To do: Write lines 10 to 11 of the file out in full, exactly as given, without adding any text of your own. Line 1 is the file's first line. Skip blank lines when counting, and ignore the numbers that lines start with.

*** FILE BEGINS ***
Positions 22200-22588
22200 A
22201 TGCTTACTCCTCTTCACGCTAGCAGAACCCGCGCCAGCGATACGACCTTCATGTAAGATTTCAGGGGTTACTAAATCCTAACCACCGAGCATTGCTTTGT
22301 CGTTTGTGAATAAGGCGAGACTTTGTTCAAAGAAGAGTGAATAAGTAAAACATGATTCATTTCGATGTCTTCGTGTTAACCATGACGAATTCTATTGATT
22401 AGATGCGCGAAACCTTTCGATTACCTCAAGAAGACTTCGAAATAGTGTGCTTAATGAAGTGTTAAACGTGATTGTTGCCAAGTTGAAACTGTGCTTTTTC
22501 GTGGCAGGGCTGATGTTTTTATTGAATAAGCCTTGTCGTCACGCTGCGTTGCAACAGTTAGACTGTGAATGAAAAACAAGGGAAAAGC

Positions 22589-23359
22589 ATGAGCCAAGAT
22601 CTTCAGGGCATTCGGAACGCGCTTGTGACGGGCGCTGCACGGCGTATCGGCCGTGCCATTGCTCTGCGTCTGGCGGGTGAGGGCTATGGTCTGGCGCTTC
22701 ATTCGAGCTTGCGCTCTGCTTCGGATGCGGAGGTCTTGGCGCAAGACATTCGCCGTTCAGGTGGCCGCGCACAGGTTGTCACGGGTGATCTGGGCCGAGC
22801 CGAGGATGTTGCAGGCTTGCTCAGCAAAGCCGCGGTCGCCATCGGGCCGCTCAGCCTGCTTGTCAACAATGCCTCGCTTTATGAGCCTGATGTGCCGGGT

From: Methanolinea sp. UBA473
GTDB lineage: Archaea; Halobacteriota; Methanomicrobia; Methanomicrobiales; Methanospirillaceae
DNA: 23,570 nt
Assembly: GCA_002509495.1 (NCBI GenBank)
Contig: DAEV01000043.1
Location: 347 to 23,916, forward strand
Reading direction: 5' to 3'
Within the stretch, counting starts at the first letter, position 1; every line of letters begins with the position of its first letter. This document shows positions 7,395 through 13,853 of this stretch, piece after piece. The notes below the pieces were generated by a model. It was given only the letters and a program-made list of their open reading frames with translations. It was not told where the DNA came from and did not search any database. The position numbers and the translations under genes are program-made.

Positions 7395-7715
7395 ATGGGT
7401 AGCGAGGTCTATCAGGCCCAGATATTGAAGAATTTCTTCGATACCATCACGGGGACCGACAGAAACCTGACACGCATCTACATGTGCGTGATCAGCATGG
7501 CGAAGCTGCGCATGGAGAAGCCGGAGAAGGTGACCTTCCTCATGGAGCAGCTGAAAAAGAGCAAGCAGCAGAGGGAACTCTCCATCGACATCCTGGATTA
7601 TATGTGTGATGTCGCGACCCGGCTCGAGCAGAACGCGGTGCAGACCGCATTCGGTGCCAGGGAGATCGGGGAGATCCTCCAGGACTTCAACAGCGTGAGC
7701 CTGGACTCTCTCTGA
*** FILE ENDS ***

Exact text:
22701 ATTCGAGCTTGCGCTCTGCTTCGGATGCGGAGGTCTTGGCGCAAGACATTCGCCGTTCAGGTGGCCGCGCACAGGTTGTCACGGGTGATCTGGGCCGAGC
22801 CGAGGATGTTGCAGGCTTGCTCAGCAAAGCCGCGGTCGCCATCGGGCCGCTCAGCCTGCTTGTCAACAATGCCTCGCTTTATGAGCCTGATGTGCCGGGT